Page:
Afternoon tea – mini cakes and finger sandwiches (not filled with, shaped like) on beautiful vintage china.

String quartet – The Dearlove string quartet will be entertaining you during tea – lovely!

Massive and super duper local food market – Cake, chocolates, wild game, Fresh Bread, local cheese, Wine – all the things you need to have a cosy and super romantic evening of food loving..

Therapy Area – show yourself some love!

Lush food, Paella, oysters, steak sarnies, Trethowans cheese toasties…

Fraser and his chickens – Cooking up some egg-cellent dishes – get involved!

Louise and Baby Bites – hands on cooking for Mums and little ones

Amazing art exhibition – local artists exhibiting some superb food and love related work.

Very Special guest ‘The Art Tart’ aka Rose Popay will be sketching about doing wonderful portraits of you and your loved ones and holding a very special tart raffle – proceeds going to Haiti.

Valentines Bar – local beers, ciders or a Kir Royale??

Hope to see you all there

Lorna xx

Despite somewhat freezing weather, the area around the Glassboat Restaurant on Welshback was, for an afternoon, transformed into a buzzing, lively market full of stalls showing off some of the best artisan cheeses from local suppliers.

As I was approaching the venue, the first thing that greeted me – besides the happy bustle usually associated with any lively fair – was a pleasant and very familiar smell – cheese on toast! My imagination began to run wild as I joined dozens of others hoping to find something to please their taste buds.

Trethowan’s Dairy, Keens Cheddar, Papa Deli – all were displaying some of their best produce next to stalls from Bath Ales, Great Western Wine, Lido and Wayne the wood craftsman. There was something for everyone, from handmade ricotta (made by Lido) and Hafod, Welsh organic cheddar (Holden Farm dairy) to cheeses such as Vacherin Mont-d’Or & Picos Blue, and just about everything you could need to go with them.

The first thing that caught my eye was a small stall run by Angela Morris and Tim Homewood. They were offering a selection of handmade pickles and condiments alongside their homemade curd cheese called Old Demike (apparently named after one of the Pendle Witches).

As I headed towards Trethowan’s Dairy Shop stall, the busiest of them all, it became very clear just how enthusiastic some Bristolians are about their food. An elderly couple was in the middle of a very passionate discussion with Ben Ticehurst, one of Trethowan’s own, about their purchases. A large selection was on offer – Gorwydd Caerphilly (Trethowan’s signature creamy cheese), Dorstone & Ragstone (local goats cheeses) and Stichelton Blue.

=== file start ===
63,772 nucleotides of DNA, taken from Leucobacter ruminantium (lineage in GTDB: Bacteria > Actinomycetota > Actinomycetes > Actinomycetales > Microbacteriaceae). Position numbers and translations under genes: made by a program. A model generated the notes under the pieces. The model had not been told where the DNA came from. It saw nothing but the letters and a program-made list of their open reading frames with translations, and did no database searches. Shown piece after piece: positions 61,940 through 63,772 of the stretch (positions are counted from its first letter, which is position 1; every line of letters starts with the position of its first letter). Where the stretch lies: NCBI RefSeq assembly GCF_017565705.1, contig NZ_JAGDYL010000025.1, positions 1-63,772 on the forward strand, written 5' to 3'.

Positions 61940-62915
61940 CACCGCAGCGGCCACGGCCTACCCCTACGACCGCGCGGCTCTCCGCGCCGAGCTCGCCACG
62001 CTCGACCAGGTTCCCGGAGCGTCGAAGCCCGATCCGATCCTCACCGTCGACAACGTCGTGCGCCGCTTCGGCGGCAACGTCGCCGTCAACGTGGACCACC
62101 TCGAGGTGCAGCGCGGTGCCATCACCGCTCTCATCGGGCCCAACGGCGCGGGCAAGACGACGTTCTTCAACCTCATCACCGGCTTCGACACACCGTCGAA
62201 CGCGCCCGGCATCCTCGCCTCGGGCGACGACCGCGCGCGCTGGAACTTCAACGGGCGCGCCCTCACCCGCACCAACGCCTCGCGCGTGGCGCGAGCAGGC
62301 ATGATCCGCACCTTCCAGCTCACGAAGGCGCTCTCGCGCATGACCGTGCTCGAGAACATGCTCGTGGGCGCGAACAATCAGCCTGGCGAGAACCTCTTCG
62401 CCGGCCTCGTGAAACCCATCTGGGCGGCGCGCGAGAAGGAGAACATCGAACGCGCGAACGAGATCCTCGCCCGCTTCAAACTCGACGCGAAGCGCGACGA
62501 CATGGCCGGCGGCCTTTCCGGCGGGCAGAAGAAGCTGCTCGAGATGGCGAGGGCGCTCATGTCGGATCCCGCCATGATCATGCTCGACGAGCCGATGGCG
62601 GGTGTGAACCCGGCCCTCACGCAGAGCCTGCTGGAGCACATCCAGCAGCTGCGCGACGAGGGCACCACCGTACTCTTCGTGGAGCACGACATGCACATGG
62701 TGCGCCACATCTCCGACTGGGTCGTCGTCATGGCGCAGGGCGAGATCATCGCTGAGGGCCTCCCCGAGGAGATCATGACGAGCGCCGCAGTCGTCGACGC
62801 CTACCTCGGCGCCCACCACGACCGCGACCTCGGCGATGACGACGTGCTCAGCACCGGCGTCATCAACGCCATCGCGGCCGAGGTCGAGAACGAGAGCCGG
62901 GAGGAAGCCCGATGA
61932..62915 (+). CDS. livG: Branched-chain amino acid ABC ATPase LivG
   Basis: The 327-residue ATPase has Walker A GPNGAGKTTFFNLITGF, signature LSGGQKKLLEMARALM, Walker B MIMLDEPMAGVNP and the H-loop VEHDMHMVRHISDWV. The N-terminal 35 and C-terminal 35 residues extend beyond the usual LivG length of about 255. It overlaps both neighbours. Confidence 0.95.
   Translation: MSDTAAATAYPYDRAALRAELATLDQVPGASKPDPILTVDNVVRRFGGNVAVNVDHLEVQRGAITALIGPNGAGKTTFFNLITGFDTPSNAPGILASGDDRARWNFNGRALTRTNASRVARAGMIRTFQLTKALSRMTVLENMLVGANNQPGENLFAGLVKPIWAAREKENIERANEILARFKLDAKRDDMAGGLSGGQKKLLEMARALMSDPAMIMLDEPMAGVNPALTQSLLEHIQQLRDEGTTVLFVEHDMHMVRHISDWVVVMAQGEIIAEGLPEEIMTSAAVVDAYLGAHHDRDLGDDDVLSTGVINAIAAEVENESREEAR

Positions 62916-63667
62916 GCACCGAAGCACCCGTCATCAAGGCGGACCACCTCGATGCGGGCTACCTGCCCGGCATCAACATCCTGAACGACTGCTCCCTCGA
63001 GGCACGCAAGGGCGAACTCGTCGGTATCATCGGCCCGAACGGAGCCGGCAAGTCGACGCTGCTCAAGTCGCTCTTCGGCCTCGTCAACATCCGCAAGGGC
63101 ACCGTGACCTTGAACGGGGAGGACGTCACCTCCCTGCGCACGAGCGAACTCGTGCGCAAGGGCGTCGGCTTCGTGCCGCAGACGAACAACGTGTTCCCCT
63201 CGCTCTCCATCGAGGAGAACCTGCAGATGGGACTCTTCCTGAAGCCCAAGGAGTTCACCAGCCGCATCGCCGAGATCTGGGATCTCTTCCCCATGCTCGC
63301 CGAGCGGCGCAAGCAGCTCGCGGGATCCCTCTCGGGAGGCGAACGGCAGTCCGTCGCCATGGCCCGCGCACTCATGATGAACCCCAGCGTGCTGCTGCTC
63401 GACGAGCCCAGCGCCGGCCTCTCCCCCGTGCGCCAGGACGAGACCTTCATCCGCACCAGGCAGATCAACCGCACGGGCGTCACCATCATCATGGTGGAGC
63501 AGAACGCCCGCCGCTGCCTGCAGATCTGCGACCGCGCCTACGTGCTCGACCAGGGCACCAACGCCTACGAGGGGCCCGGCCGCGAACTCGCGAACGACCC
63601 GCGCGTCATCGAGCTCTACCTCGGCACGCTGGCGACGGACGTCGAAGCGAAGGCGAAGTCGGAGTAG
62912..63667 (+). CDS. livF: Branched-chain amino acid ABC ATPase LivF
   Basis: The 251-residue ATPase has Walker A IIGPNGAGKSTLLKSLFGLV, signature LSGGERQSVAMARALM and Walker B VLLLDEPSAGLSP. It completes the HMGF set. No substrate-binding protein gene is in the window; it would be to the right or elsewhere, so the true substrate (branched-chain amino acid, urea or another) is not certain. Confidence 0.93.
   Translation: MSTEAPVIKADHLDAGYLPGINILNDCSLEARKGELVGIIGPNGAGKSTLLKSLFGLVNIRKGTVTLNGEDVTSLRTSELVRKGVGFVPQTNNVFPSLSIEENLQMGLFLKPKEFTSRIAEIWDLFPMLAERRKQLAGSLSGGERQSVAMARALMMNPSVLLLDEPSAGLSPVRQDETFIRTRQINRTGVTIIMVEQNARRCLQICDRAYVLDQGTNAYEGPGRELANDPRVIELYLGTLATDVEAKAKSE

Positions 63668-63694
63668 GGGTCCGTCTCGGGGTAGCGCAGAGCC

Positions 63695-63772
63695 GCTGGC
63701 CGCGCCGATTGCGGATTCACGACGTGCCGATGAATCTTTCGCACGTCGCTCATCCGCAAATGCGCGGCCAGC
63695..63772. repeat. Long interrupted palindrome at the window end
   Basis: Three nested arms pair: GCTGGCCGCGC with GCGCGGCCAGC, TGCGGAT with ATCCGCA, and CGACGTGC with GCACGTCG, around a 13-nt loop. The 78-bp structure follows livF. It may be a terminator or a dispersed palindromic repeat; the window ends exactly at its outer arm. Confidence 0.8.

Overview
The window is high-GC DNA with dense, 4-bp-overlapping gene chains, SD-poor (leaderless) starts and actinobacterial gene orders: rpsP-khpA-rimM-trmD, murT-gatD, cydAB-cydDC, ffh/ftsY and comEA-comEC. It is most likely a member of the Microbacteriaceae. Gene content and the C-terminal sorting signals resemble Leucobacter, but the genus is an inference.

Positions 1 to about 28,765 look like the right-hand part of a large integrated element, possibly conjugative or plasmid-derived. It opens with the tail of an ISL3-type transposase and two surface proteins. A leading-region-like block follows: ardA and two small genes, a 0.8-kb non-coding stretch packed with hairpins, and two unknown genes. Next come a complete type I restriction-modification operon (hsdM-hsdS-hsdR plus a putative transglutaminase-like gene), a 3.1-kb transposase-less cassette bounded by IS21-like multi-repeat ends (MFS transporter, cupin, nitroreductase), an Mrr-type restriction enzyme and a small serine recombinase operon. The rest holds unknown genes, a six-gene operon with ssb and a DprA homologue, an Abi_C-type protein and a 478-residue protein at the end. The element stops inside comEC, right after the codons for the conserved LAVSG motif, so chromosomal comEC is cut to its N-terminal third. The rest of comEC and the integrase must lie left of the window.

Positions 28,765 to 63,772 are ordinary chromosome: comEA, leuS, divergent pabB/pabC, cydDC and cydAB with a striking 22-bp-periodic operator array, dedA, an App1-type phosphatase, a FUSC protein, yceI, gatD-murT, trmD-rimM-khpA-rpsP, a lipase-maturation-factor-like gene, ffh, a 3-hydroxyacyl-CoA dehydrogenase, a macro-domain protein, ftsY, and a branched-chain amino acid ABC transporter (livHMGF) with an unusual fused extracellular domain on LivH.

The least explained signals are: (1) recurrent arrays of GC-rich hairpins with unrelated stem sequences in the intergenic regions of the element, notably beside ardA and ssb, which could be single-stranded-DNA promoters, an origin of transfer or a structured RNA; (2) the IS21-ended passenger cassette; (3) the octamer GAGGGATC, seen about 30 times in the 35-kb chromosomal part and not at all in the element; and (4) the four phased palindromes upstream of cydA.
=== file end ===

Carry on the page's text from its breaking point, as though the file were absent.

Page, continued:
For those looking to find something more unusual, the Papa Deli stall had organic honey, Membrillo (Quince paste), Queso Tetilla (a mild, soft cheese), Manchego (the most famous Spanish cheese), olives and countless other food items on display.

There was something for everyone. All of the cheeses on display looked absolutely irresistible and so I have to admit that I left the market with my fair share of them.
It was a wonderful afternoon out…despite the weather I had a great time browsing through the stalls and we certainly enjoyed the cheese platter that we had for dinner the following night!

The sun was shining, we’d just found a new flat to rent and it was a friend’s birthday. Three equally good reasons to head to the Brunel Passenger shed early on Saturday afternoon for a spot of cider sampling!

Friday and Saturday played host to Bristol’s 2nd Winter Cider Festival, organised by We paid our ÂŁ7.50 on the door and headed to the end of the hall to buy our “scrumps” – cider festival currency where one scrump equates to one glass (half-pint) of cider. We were given our programme and list of ciders, each with a box next to the name to rate it out of ten – and it was time to begin.

With 106 ciders and perries to choose from, we took the easy option at first by heading to the bar and taking whichever random choice the barman gave us. This turned out to be Lilley’s Apples & Pears – a sweet, slightly sparkling cider – for Em, and Pheasant Plucker for Al – a light and easy-to-drink cider. I think starting at the weaker end of the scale (5.2% and 4.5% respectively) was a good idea, before moving on to the harder stuff later!

We soon discovered that, of the four bars, bars 1 and 2 were our favourites – these held the sweeter varieties of cider, including the strawberry and cherry varieties that we sampled later on in the afternoon. Some of our friends were more adventurous, including one cider festival veteran, who very easily identified the three or four that he’d not tried before…a man on a mission!

The festival was accompanied by local band The Mangledwurzels to get everyone into the West Country spirit, and hog roasts and cheese platters were available to soak up the alcohol. All in all a great afternoon for us cider festival virgins…roll on the next one in mid-February!